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photo's Nicole Marnati

He invented a completely new DNA for the brand and the solid Leolux now actually radiates glamour and sex appeal. ‘We introduced new fabrics with new patterns and velour, something the brand never dared to do.’ He shows a picture of the Palone chair, covered in velour. ‘And the leg is not chrome but beautiful, matte bronze. It’s suddenly a very different chair. Isn’t this just like a Minotti?’


And then there is this other project, or call it a mission. With a mysterious gesture, he produces a thick dark blue book in a beautifully quilted case. It’s about the seven accommodations of Omar Owen, an erudite philosopher-explorer and storyteller invented by Van Vliet. The computer-drawn images seem lifelike. An enormous dome-like building in Istanbul, complete with a hammam and massage spaces. An enormously exciting club in Hong Kong where you can try your luck with all kinds of gambling games. A yoga resort in Mozambique. Each accommodation has its own cultural rituals, which Omar Owen and his kindred spirits use as they ponder art, books, philosophy and life. Something that Van Vliet likes to do, too. ‘The book is a tribute to the most beautiful places in the world,’ he says. The reflections and thoughts in the book are his, but he engaged an author to do the writing. ‘I’m a good talker, but when I write I have trouble keeping up with my thoughts.’ The mysterious book is also – it’s Van Vliet himself that introduces the commercial term – a marketing tool, to seduce investors. It’s his dream to realize all of the fictional accommodations in the book in a series of exclusive Omar Owen hotels. The kind of accommodations he would like to stay in when he travels.

He calls himself an explorer by nature. Edward van Vliet likes nothing better than to travel. ‘Not knowing where I’m headed. Looking around. Absorbing. And not judging.’ He prefers to travel alone: if he has company, the impressions are less strong. He doesn’t take much luggage and immerses himself in the culture. This started when he was 17, when he went to work on the avocado plantation of his uncle in southern Spain, travelled around and was inspired by the Moorish patterns in the Alhambra. They’re still visible everywhere in his work and interiors. ‘They say that the impressions you gather in your adolescence are crucial to the rest of your life, and I absolutely believe that.’ But carp from Japan, fishing nets from Mozambique, and the colours and nature of South Africa also found their way into his work. He mixes and matches everything and the result is never unbecoming.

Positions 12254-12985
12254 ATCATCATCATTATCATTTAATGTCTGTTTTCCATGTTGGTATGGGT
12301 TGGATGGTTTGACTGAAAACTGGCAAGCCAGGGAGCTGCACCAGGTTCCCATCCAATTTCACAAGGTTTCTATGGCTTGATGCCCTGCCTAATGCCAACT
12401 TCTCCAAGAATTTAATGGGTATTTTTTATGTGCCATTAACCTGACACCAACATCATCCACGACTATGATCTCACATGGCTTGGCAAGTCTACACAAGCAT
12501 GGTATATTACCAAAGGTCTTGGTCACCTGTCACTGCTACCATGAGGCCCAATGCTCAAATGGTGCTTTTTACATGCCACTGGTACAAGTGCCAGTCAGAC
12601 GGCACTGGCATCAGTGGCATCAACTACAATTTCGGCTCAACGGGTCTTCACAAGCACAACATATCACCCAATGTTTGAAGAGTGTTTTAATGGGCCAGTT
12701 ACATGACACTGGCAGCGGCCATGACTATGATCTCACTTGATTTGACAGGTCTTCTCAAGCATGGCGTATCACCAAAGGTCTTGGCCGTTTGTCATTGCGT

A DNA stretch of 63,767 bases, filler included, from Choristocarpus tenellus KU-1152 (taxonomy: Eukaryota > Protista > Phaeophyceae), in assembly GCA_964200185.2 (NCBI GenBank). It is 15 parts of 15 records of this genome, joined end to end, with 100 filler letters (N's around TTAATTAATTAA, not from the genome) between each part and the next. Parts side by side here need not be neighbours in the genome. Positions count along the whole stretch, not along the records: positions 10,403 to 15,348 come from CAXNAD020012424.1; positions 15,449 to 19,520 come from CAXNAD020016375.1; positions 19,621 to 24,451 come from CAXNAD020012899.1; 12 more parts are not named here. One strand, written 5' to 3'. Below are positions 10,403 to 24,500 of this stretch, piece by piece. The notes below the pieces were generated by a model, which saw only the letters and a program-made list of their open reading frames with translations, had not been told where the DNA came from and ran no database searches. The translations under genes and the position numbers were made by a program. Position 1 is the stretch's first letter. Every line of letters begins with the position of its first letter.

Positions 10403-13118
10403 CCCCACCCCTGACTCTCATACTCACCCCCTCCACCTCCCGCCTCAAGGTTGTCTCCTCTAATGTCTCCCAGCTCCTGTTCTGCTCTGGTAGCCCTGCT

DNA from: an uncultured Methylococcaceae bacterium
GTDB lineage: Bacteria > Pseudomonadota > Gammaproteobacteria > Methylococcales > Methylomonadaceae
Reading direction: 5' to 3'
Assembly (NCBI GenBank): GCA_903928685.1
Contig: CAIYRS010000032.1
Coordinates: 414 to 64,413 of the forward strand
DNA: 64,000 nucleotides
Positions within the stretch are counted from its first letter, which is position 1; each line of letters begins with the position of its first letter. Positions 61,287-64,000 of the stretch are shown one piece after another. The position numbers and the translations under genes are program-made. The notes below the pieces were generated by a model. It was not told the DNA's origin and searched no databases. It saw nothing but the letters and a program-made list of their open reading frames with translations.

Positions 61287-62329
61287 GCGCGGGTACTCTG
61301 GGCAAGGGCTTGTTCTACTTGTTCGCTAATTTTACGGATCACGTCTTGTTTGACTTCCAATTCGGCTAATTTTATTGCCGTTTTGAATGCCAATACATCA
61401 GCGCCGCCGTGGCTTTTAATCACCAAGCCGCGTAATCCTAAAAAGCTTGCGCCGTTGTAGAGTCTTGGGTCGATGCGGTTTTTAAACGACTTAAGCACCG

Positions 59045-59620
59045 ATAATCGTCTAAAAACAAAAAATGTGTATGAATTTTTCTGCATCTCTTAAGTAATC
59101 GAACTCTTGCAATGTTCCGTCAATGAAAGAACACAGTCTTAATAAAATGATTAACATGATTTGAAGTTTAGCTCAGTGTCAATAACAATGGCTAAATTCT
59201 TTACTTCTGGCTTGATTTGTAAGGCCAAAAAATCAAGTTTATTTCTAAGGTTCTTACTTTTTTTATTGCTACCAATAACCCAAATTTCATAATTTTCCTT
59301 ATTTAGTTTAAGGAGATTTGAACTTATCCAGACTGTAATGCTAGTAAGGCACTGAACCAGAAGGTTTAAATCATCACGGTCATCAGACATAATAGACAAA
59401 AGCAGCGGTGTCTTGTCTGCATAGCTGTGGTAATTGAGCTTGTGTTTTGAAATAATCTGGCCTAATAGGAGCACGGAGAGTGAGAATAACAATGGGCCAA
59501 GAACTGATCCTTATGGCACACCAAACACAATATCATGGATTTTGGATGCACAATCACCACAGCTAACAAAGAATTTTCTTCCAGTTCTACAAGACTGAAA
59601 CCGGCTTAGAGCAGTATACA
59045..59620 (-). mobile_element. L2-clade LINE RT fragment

He is hopeful that his Omar Owen accommodations will materialize one day. ‘I was in Venice recently and had an appointment with a few manufacturers with whom I would love to work together for Omar Owen. I noticed that the book I came in with made them very curious. In the past, I had to work hard to get a foot in the door. Now people invite me in. They want to be part of my world. I’m my own master now and I can be particular about the people I work with. And that feels good.’


Interview Emilie Escher



Masterly Hotel, in collaboration with JEE-O, Leolux, Moooi Carpets, Gardelux, Modular Lighting en BN wallpaper.

Studio Edward van Vliet


This interview was published in WOTH issue No6 still available in our shop